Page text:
Monday Momism: A United Front
Several times I have been referred to as the battle buddy here at home. The first time was by my son’s former Commander so I consider it an honor. Most of you reading this are in my position, whether you are a spouse, parent or sibling of a combat veteran. The most painful battles here at home, though, aren’t with the VA system. They are in our own homes.
I’ve heard spouses complain about in-laws and parents complain about their adult child’s significant other. I’ve experienced it myself. In truth, we all have. We need to understand a few things about PTSD and TBIs and the first is that it’s not anyone’s fault, not the veteran who fought overseas and not the family who waited here at home. So friends and loved ones, let’s stop placing blame and start understanding.
Some combat veterans are married. This could very well mean that the parents have not had the actual up-close day-to-day experiences a spouse is having with the visitor brought home from war: PTSD. Mom and Dad, if this is the case, it is going to be harder for you to understand but the best thing you can do is a simple three-letter word: try. Do you want to know what your son or daughter experienced? Talk to another combat vet. It will pull at your heartstrings. Why another vet? Because even after war, our loved ones subconsciously want to protect us from what they continue to live with in their memories and nightmares.
Hopefully you noticed this is listed as a Monday Momism, which are the posts written here on the blog by the moms of combat veterans. Don’t assume that this is a spouse pointing the finger at a parent. This is a parent understanding what a spouse is going through on the levels of being the next of kin who lives with that person. A lot of our combat veterans went to war as teenagers who were single. My son was nineteen when he first went over.
We parents have those within the family who don’t understand as well. Sometimes it’s extended family members, sometimes a girlfriend/boyfriend or new spouse to either the veteran or even the parent. I have been fortunate in the fact that my spouse understands and accepts that my son came home with baggage.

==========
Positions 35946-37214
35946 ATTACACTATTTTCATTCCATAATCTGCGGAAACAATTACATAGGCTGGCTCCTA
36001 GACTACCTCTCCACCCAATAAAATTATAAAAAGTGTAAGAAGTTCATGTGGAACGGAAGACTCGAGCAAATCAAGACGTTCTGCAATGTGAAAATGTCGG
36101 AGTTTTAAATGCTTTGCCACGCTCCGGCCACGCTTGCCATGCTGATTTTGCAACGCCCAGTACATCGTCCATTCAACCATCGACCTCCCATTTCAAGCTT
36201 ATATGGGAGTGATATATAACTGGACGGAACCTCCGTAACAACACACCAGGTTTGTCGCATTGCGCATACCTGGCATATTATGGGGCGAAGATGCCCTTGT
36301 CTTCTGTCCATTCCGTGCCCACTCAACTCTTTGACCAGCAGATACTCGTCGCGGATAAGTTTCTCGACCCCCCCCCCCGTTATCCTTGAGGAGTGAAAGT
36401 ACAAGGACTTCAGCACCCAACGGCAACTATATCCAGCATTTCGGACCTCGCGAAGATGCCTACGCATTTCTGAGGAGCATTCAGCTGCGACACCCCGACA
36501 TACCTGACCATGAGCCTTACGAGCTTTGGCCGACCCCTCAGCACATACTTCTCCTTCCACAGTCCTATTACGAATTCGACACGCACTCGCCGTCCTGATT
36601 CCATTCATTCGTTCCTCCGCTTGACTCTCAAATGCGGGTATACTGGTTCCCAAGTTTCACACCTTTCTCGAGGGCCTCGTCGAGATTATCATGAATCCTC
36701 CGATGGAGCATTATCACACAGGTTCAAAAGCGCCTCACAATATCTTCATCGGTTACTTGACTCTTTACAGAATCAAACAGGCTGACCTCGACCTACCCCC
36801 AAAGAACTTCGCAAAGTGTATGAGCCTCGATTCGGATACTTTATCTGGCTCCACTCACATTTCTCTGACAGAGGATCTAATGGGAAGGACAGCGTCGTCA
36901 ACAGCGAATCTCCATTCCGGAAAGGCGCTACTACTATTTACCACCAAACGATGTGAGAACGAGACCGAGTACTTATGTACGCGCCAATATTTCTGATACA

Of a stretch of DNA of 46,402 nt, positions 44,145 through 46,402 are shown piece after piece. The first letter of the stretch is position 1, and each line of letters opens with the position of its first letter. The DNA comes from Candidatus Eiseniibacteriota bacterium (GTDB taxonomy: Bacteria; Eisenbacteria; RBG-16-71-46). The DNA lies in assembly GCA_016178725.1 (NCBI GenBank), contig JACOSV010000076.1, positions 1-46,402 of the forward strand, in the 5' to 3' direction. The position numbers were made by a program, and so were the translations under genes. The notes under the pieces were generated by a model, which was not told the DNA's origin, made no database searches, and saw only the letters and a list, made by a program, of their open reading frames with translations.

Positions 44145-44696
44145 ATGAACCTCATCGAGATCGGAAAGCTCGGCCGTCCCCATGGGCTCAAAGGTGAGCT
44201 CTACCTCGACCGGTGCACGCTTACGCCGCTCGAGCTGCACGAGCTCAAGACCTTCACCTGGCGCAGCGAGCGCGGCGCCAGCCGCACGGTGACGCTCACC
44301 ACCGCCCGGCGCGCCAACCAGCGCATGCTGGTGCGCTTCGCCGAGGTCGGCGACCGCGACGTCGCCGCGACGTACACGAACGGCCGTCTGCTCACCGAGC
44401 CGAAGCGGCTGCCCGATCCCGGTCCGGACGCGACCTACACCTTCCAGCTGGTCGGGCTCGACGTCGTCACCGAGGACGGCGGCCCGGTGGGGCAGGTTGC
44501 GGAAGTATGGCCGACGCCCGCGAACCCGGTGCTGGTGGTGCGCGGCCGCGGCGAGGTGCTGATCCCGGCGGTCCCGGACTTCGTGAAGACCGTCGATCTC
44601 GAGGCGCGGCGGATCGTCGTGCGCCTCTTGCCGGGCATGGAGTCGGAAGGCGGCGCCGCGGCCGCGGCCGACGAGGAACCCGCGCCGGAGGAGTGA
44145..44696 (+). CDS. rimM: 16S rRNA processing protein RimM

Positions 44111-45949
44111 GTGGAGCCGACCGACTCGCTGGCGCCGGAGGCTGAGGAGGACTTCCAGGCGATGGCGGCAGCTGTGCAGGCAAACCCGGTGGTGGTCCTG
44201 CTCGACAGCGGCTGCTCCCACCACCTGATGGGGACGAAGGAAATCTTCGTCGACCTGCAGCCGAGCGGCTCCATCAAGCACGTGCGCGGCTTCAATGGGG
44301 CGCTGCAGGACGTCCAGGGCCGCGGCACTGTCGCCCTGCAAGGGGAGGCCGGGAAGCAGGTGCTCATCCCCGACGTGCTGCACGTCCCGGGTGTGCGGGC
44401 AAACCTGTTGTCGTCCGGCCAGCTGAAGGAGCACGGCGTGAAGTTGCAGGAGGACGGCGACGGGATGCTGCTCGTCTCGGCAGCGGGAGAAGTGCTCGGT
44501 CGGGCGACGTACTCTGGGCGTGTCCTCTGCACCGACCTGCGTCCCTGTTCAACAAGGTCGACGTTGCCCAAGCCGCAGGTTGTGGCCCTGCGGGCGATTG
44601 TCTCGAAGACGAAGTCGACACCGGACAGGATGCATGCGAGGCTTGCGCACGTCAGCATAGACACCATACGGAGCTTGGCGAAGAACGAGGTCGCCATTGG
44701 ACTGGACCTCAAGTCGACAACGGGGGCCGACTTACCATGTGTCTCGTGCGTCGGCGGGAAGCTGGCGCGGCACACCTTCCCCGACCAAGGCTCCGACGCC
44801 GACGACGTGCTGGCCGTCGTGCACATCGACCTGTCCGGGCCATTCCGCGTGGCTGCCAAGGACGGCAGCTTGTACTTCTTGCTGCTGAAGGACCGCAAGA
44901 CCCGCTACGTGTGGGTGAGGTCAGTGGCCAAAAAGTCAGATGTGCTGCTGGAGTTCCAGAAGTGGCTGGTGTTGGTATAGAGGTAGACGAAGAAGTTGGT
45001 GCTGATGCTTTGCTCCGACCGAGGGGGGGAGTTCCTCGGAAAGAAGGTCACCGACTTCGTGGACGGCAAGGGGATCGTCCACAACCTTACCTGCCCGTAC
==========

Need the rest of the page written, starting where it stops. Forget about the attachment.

There are wounds easily seen such as the loss of a limb. There are wounds that can be seen only with an MRI or an EEG such as a brain injury. Then there are wounds that can’t be seen because they are symptoms of memories those of us here at home cannot fathom or imagine. When a police officer is involved in a shooting, they are placed on desk duty and given psychiatric evaluations. Soldiers have to stay on patrol or return to it immediately. They don’t see a medic about the headaches that started the night they lost a comrade in an explosion. To them it is selfish to do so. They don’t take the time to write down the time and date of an IED explosion nearby or they would be constantly writing and not paying attention to their surroundings.
The truth is, the person the veteran lives with is going to be the one to see the symptoms of PTSD and a TBI the most vividly. If you are the spouse or parent of a single veteran, we want you to know that you are not alone. If you are the extended family member or parent of a married veteran, do some research on the symptoms and causes. Show some compassion and try not to be judgmental. I know that you may want to blame the family member closest to the veteran, and believe me, I would much rather be some nosy over-anxious mom of the same wonderful son I raised than the parent of someone forever changed by what he went through. The truth is, though, he doesn’t come home alone. Things are never the same again. The energy put into blaming the family member could better be served in understanding.
If you were directed here by the spouse or parent of a combat veteran, it is because that person loves the same person you do and wants all of you to join together in understanding and being a united front. The pacing isn’t because there is animosity between them. It is because the veteran’s mind is racing and he or she doesn’t like to go to sleep because of the nightmares, which then leads to sleeping in the daytime. The arguing isn’t because the family member is to blame but because the veteran subconsciously knows this person will still be there in spite of the moments of frustrations.
Our soldiers needed each other in the battle zone, now they and their immediate family members need the extended family here at home, if not to step in to help, then at least to understand and not judge. We feel guilty enough because although our loved ones did come home, we still lost a part of them over there, giving us our own form of survivors’ guilt. We don’t ask that you take it all on, we simply ask that you be a little more understanding, especially since we know you love them, too. A united front can help all of us more than you realize.